So es gut ist, halten.

(Where the old is good,

Let us hold to it.)

And the fact that the tail end of a late-model Mercedes protruded from a garage in the same building somehow failed to destroy the force of the motto.

On the German side all was different. Whether or not there had been physical destruction by bombing I do not know; but the place had the air of a town that had been torn to pieces and was being reconstructed: no harmony, no center, little beauty. And the people were as different as night from day. There was, compared with the prim Swiss, a ravaged, desperate, and brutal quality to their faces. One saw at once that here was a place that had been through moments of something like a breakdown of civilization. There was still a tinge of wolfishness in the way people viewed each other: the memory of a time (the final years of war and Nazidom) when man was enemy of man, as in the Russian Civil War. On the other hand, there was, as compared with Switzerland, a certain wide-flung, careless energy on the German side. The Swiss, too, were energetic, but with them this force was contained, well bred, bourgeois to the core. In Germany these middle-class values had disappeared, so that one had, along with the sense of coarseness and brutal competition, a sense of greater scope and power and ruthlessness of action.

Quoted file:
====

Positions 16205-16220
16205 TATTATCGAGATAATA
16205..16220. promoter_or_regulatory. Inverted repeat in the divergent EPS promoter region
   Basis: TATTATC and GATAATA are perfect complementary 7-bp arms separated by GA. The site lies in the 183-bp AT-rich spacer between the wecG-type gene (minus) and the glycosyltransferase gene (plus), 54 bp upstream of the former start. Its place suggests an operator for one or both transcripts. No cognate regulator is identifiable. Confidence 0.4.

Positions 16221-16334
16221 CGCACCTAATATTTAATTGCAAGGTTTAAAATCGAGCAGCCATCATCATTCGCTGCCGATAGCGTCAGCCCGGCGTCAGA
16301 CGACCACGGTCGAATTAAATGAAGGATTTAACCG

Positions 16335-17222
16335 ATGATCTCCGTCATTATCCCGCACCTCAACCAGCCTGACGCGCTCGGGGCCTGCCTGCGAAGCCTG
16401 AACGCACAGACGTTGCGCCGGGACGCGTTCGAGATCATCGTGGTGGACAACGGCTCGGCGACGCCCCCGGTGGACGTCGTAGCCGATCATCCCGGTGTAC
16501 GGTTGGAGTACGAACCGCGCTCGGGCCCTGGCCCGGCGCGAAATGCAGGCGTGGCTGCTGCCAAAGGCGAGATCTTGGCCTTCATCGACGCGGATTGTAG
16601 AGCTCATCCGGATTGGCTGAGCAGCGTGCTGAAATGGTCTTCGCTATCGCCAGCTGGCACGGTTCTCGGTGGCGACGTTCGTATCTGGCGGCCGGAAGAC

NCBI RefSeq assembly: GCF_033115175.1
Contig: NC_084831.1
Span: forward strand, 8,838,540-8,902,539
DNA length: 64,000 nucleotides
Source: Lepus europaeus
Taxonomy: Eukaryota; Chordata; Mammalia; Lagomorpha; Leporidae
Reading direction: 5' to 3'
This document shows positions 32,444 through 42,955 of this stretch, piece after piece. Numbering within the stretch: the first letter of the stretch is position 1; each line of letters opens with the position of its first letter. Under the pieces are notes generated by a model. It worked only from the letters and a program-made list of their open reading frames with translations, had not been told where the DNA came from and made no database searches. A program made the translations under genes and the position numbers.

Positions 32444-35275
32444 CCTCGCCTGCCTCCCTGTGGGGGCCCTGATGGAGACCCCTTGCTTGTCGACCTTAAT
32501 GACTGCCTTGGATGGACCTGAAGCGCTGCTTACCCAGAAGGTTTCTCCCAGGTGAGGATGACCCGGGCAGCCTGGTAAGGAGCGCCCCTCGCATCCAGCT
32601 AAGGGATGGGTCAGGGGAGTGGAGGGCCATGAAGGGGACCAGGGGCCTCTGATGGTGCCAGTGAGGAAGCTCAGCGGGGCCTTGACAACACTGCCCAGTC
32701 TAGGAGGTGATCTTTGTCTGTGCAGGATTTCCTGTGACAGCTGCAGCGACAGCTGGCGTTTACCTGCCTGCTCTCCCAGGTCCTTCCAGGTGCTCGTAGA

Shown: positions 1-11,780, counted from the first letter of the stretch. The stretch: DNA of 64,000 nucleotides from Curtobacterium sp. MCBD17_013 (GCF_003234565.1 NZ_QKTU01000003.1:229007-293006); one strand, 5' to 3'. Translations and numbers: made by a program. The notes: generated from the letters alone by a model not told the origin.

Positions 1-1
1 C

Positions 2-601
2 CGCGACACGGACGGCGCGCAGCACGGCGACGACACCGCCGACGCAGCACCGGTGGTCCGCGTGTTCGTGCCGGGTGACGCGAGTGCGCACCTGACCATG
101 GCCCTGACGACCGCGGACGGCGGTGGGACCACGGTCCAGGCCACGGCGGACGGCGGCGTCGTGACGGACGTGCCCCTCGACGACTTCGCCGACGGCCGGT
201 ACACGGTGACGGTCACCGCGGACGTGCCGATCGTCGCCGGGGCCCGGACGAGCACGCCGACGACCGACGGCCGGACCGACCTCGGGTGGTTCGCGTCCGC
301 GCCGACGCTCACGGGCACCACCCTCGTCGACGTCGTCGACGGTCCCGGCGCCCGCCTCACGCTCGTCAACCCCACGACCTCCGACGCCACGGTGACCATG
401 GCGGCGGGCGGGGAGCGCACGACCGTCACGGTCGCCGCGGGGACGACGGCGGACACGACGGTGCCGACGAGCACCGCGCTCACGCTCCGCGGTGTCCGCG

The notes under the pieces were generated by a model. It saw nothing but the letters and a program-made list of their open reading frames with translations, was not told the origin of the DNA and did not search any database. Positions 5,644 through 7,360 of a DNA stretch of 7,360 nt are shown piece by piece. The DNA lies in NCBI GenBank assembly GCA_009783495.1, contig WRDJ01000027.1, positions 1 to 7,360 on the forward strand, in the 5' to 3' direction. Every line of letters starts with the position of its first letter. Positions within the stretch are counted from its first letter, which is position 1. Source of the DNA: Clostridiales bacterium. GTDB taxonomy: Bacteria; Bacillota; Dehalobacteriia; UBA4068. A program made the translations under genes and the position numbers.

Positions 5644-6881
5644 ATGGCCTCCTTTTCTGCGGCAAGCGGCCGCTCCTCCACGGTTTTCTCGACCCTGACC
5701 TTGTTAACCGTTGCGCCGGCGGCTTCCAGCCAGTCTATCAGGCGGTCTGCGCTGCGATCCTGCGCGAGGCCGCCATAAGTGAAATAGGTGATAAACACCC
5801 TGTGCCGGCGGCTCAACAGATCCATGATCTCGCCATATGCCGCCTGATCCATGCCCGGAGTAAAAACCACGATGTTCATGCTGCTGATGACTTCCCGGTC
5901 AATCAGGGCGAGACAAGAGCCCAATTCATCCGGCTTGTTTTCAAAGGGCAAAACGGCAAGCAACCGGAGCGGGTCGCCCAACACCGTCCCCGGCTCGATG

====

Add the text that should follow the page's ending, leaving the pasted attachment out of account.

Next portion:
Curiously enough, the women on the German side had also been in some way affected by the disintegration and looseness of values. They had the sheer, coarse, sexual attractiveness of primitive women, again contrasting strongly with their prim and repressed sisters across the Rhine. Surely, one thought, this cannot be just the force of environment: this must reflect the fact that in Switzerland, over the course of generations, the discreet influence of parents, interested less in the girl's, physical attractiveness than in her qualities as a person and a member of society, has been important in shaping marriages; whereas in Germany the children of this age are the products of the catch-as-catch-can sexual mores that have prevailed in that country for the past forty years. Here, by consequence, the sultry belle of the streets has taken a prominent share in motherhood. Her children show it.